Tom Burt: I find setting goals is the most important thing and finding how you are going to get to that goal, because it’s just setting the goal is all well and good, but if you don't actually find a way to achieve that goal, if you don't set out the steps that you need then there is no point setting the goal at all.

Carolyn Chow: Physical wise, I dance to let out some steam, just like clear my head and get out of that study space. So, I usually I go out into the city or I walk in places where it is actually crowded instead of, like, empty.

Laura Kampel: I'd say to students that anxiety is an adaptive function, it’s an evolutionary function. We all experience anxiety at some point in our lives. It’s really the intensity and the mount of anxiety that we experience that will affect our performance.

So, we all need some anxiety to perform really well, like, for example, in an exam situation. It's when that anxiety really rises that students become overwhelmed and they can't think clearly or perform well.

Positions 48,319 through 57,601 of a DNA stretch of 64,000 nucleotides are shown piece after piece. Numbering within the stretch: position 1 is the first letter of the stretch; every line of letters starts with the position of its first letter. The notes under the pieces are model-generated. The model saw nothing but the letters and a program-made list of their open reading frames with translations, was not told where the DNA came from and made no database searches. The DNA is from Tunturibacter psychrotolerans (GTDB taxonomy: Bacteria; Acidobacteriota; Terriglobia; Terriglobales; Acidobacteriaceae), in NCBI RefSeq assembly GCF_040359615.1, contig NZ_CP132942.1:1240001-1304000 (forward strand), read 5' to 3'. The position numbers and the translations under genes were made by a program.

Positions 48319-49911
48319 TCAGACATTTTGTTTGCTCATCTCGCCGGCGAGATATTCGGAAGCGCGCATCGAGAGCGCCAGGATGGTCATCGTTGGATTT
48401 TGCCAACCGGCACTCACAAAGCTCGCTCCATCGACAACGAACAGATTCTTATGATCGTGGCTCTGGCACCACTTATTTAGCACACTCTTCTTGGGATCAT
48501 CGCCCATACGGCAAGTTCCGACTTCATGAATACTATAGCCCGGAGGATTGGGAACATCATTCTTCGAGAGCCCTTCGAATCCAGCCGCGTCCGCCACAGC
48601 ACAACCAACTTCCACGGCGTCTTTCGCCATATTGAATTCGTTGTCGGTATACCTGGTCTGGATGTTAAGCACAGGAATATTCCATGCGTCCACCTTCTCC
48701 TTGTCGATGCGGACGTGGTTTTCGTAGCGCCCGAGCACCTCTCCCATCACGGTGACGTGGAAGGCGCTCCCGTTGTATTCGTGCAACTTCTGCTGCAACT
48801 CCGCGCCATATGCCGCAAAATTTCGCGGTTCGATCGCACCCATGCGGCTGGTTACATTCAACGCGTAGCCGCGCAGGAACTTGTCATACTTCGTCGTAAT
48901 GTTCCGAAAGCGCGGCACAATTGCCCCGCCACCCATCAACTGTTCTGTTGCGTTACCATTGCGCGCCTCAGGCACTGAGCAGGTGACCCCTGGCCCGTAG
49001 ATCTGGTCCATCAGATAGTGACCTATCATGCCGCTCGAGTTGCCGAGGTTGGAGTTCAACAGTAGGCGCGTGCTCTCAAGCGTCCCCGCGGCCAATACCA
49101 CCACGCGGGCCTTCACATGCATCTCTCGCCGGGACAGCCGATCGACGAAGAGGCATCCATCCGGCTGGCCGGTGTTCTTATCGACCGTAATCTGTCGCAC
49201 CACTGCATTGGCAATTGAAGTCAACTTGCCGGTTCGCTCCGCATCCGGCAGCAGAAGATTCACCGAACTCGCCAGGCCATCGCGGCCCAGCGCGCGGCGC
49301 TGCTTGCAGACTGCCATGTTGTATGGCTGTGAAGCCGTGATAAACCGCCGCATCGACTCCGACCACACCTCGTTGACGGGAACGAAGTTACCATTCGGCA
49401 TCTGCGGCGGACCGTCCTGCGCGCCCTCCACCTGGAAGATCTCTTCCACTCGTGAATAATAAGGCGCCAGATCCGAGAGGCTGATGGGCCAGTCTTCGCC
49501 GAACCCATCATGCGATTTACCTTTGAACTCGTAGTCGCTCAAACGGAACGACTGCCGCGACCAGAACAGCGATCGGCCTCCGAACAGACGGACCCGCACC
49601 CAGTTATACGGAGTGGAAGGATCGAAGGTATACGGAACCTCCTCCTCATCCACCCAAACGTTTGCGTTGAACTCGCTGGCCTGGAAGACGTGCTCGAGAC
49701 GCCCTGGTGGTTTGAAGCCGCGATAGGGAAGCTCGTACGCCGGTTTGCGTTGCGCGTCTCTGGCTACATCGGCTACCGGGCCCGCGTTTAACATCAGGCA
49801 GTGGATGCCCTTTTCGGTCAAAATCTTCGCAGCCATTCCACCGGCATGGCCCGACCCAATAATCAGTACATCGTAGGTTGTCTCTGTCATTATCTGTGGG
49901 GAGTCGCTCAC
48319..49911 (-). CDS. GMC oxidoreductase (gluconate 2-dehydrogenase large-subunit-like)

If the student does experience overwhelming levels of anxiety, they need to look at some of the strategies we've outlined today, or they need to seek help from a professional person.

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After the exam

Laura Kampel:

Dealing with stress after the exam

Avoid conversations where you get caught up in comparing answers with fellow students.

Be mindful of your thoughts

Be aware of your worry thoughts. Imagine your thoughts are like buses travelling on a highway. You may have many different thoughts. You may have anxious thoughts, neutral thoughts or calming thoughts. You can choose which bus you want to hop onto and go on for a ride.

Guide your thoughts away from negative channels

Practice not getting on the ‘anxious-thought bus’ but rather staying at the bus-stop. Remember, you can be mindful and step back from your thoughts.

Exercise and stay in the moment

Exercise, go for a walk, or move with some energy. Practice being in the moment. Use a mindfulness exercise to help keep you focussed in the moment. This could be useful before and after your exam.

See the links below for more information.

Do something you enjoy

Do something that you enjoy. Listen to music, call a friend or family member, watch your favourite tv show, make your favourite meal, have a warm shower, or read a book.

Relax using breathing techniques

Relax. Try one of these breathing exercises in this section.